And just like that,


and eventually Joseph,

have slipped off the earth.

Men of great influence and power.


Men who walked with God when many were running the other way.

Now with Him.

On the other side.


And maybe to give readers a chance to catch their breath,

my chronological Bible pushes pause on the history of the Israelites,

and places Job center stage.

A righteous man whose wealth exceeded most men of his day

suddenly steps into the light.

It’s not really clear when he lived on the planet,

but there’s plenty of evidence to prove he was a real man –

not the main character in a fictitious story.

James and Paul even refer to him as example of both patience and faith.

An extremely wealthy man –

“the greatest man among all the people of the east –

Job had every reason to lean on his own strength.

Become self-reliant.

Take pride in his personal accomplishments.

Walk confidently through every day,

fearing nothing.


But Job was different.

He was very aware of his humanity,

fearing the One who had given him so many blessings.

Even afraid his own children would fall short.,

and somehow disappoint God by their actions or words.

So Job spent his days fearing God

and his nights covering the tracks of his children.

Turning from evil in his personal life

and taking things into his own hands when he thought his children may have done the opposite.

Pleasing God was Job’s first priority.

Worrying about not pleasing God was his second.

His righteousness stood out so much

he caught the eye of the one who roamed the earth looking for trouble.

And he used Job’s wealth as a way of questioning his motives for being so faithful.

God knew there was more to Job’s faith than possessions, though,

and handed the enemy some power.

“Test him.”

“You’ll see.”


So the story of Job begins,

and I’m pretty sure even people who have no desire to relate their lives to Scripture

have heard of him and the trials he faced.


It only takes a few verses for everything Job owns –

and all the children he loves –

to be taken away,

leaving Job bewildered and sad.

And this morning I’m stopping there.

I’m sitting in the ashes with him.

Realizing how one day can change a lifetime.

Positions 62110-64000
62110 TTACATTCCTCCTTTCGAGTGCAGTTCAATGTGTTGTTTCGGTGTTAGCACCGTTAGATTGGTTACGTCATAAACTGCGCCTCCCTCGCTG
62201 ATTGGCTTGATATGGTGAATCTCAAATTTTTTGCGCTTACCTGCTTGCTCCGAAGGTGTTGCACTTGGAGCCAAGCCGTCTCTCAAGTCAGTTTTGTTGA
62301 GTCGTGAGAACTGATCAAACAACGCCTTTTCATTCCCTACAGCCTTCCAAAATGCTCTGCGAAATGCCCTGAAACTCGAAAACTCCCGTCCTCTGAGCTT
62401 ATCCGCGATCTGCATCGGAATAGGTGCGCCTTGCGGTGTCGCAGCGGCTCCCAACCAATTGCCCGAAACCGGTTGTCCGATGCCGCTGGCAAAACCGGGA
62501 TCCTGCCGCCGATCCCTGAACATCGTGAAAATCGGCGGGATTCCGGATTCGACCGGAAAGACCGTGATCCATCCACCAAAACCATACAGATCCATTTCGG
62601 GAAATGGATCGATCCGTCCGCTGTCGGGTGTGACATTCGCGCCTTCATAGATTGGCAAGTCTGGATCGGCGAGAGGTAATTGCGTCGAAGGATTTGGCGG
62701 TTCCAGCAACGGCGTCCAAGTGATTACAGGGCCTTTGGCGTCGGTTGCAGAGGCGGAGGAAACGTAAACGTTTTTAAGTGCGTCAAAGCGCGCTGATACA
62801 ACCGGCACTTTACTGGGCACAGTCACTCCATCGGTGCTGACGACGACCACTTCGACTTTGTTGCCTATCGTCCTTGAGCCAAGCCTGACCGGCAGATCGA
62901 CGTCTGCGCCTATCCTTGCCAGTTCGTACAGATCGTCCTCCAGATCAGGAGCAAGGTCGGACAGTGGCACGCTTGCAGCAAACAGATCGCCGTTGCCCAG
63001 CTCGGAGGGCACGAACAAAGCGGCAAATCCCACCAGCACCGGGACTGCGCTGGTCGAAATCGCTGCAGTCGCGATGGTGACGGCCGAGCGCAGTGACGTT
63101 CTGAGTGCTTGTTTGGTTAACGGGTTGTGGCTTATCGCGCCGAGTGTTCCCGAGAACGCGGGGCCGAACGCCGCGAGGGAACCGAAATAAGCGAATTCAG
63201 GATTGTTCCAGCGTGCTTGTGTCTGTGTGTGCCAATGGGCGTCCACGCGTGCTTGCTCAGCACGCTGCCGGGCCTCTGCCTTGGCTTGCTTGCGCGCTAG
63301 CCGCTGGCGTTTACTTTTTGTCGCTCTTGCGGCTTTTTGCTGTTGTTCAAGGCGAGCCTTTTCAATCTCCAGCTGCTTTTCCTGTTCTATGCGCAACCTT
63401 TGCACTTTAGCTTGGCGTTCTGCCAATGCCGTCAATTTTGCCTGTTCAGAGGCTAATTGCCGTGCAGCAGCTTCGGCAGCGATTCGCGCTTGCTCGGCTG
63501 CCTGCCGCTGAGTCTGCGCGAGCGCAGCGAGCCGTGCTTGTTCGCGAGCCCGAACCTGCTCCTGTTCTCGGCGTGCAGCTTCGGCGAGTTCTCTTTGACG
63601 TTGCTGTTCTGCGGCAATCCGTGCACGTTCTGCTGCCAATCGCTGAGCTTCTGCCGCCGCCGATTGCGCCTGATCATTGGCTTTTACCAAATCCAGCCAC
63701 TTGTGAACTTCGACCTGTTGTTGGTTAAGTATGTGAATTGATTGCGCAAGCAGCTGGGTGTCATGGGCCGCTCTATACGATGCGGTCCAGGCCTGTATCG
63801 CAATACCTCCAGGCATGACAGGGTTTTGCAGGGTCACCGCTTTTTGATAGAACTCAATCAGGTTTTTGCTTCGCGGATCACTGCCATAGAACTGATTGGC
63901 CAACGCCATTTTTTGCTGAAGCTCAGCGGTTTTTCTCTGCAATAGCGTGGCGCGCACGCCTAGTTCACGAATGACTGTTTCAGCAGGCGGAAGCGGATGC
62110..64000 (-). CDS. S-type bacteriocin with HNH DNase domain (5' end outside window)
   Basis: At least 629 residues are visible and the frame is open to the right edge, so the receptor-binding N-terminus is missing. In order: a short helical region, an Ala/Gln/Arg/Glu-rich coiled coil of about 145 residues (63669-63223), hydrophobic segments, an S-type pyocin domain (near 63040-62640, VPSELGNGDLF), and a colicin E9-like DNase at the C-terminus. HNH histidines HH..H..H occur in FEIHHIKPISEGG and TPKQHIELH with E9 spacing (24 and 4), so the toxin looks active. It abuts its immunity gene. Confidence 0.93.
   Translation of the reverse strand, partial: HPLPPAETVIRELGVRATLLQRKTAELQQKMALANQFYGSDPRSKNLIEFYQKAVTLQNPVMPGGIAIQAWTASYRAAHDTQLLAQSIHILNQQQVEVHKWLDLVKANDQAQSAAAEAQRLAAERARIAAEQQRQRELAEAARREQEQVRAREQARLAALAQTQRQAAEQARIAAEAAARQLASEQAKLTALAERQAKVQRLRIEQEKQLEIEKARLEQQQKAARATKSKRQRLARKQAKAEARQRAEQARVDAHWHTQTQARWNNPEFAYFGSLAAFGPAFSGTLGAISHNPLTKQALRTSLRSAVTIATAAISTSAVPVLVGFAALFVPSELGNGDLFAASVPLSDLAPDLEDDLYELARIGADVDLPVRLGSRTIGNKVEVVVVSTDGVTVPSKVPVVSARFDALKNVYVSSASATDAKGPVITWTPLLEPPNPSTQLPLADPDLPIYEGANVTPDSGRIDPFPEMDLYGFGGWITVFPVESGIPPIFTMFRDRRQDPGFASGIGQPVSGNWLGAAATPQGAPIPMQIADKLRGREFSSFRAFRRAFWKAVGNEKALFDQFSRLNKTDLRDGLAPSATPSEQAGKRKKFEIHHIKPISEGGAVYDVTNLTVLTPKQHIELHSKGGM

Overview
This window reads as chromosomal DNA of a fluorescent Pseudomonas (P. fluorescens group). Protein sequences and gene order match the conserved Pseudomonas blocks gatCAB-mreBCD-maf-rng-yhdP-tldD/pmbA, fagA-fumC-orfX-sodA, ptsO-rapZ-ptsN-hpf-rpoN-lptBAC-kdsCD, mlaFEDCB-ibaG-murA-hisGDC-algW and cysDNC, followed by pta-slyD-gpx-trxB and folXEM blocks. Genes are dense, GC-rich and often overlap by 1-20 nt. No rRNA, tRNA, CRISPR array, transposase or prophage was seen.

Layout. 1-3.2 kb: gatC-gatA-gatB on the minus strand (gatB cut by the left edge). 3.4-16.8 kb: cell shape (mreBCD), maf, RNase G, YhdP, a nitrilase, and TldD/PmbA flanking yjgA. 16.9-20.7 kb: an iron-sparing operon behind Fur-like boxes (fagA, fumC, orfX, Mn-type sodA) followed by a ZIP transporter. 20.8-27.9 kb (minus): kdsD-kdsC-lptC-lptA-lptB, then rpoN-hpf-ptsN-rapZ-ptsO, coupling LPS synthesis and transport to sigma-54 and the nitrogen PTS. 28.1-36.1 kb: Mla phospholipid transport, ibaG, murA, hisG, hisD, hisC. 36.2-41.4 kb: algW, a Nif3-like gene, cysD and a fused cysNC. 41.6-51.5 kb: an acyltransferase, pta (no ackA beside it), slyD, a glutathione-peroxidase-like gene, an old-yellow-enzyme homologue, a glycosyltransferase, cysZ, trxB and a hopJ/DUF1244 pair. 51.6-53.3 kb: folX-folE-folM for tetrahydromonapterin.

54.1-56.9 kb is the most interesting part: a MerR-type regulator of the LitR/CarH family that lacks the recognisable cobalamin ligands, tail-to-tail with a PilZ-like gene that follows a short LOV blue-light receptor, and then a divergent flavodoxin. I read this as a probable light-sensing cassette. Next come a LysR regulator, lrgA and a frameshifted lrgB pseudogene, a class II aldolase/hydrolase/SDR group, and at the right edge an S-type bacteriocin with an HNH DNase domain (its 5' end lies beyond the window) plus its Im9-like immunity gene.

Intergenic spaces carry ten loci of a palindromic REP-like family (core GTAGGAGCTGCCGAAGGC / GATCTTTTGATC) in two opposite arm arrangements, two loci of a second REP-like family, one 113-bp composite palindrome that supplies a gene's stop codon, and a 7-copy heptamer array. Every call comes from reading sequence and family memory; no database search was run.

One phone call.

One medical report.

One wrong turn.

It doesn’t take a lot to turn life upside down.

And I hurt with Job.

Because my life was forever changed in just a few verses too.

So this morning I’m not going to venture into Eliphaz’s explanation for these life-altering experiences.

I don’t want to hear empty words any more than Job did.

I don’t want someone trying to make me feel better by finding reasons for this or for that.

I just want someone to sit with me.

Cry with me even.

I want a friend who isn’t afraid to feel my pain and ask God the same question that often rings in my head,


So this morning,

I’m sitting with Job.

Smack dab in the middle of the ashes.

And I’m not afraid to stay there.

Where it’s very sad and extremely difficult to see the light of another day.

Because I believe there are many who still need me right there.

And they need you there too.

Not trying to make them feel better.

Or helping them understand their life.

Just being brave enough to say through our actions –

not our words –

“This makes no sense but I’m right here with you.

And I’m not leaving.”

Praise be to the God and Father of our Lord Jesus Christ,
the Father of compassion and the God of all comfort, 
who comforts us in all our troubles,
so that we can comfort those in any trouble with the comfort we ourselves receive from God. 
For just as we share abundantly in the sufferings of Christ,
so also our comfort abounds through Christ. 
II. Cor. 1:3-5